New guidelines from the International Association of Providers of AIDS Care (IAPAC) are the first to highlight that HIV criminalisation is a critical barrier to optimising the HIV care continuum.
Currently only half of people living with HIV globally are aware of their status. Of the remaining 50% many are not yet engaged in care, receiving antiretroviral therapy (ART) in a timely manner or – the ultimate goal of HIV treatment and prevention – achieving sustained viral suppression.
These new guidelines are the first to include HIV criminalisation as one of eight key critical barriers that prevent people living with HIV from enjoying both the therapeutic and preventive effects of ART.
In many settings, optimizing the HIV care environment may be the most important action to ensure that there are meaningful increases in the number of people who are tested for HIV, linked to care, started on ART if diagnosed to be HIV positive, and assisted to achieve and maintain long-term viral suppression. Overcoming the legal, social, environmental, and structural barriers that limit access to the full range of services across the HIV care continuum requires multistakeholder engagement, diversified and inclusive strategies, and innovative approaches. Addressing laws that criminalize the conduct of key populations and supporting interventions that reduce HIV-related stigma and discrimination are also critically important. People living with HIV also require support through peer counseling, education, and navigation mechanisms, and their self-management skills reinforced by strengthening HIV literacy across the continuum of care.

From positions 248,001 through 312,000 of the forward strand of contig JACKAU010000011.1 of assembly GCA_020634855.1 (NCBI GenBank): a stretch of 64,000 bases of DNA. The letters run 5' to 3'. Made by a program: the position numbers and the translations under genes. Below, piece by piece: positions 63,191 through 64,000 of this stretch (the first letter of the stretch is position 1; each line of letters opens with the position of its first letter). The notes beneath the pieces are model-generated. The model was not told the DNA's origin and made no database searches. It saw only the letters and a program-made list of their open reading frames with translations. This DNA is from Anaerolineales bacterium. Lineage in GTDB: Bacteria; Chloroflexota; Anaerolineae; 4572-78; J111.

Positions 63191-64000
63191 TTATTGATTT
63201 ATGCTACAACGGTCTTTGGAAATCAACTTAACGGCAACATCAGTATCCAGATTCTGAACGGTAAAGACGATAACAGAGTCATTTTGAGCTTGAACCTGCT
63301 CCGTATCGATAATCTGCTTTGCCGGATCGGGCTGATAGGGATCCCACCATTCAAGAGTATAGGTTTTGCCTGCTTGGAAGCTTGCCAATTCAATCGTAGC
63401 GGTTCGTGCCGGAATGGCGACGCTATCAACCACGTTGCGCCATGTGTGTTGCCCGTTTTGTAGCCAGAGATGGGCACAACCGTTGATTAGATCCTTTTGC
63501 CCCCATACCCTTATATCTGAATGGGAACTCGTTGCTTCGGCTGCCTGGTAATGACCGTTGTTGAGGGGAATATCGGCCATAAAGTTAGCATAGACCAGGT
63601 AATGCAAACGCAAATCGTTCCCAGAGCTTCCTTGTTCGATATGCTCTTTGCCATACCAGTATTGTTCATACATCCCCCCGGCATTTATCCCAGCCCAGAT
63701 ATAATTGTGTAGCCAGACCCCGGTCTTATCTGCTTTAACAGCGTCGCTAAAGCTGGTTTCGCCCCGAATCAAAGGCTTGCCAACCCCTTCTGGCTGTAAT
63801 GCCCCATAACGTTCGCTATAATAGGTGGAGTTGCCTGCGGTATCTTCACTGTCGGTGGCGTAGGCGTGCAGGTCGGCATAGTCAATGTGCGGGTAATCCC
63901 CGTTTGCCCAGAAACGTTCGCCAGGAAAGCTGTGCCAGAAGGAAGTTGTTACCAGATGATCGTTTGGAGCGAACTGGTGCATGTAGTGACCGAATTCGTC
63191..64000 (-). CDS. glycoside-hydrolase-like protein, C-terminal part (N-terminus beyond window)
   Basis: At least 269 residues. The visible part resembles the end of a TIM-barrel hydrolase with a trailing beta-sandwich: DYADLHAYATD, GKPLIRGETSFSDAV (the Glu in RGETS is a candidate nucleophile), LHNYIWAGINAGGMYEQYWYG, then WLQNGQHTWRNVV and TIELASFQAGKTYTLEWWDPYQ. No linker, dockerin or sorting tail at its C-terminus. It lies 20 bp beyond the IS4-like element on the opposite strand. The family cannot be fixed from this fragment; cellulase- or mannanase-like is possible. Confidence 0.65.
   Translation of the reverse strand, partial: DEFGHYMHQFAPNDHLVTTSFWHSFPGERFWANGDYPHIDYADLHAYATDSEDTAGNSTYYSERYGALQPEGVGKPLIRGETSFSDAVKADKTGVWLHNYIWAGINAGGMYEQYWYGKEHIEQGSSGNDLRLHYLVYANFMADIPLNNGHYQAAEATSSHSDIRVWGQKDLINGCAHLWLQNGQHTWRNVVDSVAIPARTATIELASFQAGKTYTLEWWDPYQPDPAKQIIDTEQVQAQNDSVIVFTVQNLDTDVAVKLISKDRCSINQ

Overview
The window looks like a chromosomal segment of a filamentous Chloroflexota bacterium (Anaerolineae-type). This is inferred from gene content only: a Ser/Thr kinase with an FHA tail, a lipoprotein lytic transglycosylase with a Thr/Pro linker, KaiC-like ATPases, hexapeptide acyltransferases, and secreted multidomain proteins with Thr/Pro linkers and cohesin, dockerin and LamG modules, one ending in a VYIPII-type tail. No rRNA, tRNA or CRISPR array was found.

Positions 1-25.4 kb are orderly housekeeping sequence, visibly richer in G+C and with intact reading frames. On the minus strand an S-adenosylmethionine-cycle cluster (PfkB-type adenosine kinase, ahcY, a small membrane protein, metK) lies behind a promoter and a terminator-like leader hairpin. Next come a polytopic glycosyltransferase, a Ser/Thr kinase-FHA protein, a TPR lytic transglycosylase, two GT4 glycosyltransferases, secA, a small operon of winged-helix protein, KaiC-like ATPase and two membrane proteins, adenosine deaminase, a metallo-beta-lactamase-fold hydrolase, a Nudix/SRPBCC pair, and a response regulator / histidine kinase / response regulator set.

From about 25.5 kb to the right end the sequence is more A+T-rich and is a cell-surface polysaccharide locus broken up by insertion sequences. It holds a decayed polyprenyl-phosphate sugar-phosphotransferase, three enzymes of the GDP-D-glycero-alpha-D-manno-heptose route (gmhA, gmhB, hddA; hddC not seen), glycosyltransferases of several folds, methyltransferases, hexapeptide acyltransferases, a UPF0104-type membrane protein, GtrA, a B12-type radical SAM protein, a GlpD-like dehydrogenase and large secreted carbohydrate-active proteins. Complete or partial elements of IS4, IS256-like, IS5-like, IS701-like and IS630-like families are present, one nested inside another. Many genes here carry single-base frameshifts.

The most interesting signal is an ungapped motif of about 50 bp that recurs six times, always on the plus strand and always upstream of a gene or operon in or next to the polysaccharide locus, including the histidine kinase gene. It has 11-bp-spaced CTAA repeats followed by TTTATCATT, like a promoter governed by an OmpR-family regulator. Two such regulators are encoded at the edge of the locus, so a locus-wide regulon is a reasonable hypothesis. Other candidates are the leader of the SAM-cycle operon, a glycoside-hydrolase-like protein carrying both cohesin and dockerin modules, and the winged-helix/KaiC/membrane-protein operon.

The full HIV criminalisation recommendation (Recommendation 2) is below.
Recommendation 2: Laws that criminalize the conduct of PLHIV based on perceived exposure to HIV, and without any evidence of intent to do harm, are not recommended and should be repealed where they have been enacted. (A IV)
Numerous countries have enacted laws that criminalize behaviors associated with HIV exposure, many of which pose a low or negligible HIV transmission risk. No differences in behavior have been noted between settings that enact such laws and those that do not. Many of these laws do not take into account measures that reduce HIV transmissibility, including condom use, and were enacted before the preventive benefit of ART or antiretroviral (ARV)-based preexposure prophylaxis (PrEP) was fully characterized. Most PLHIV who know their status take steps to prevent transmitting HIV to others.HIV-specific laws thus primarily exacerbate HIV-related stigma and decrease HIV service uptake.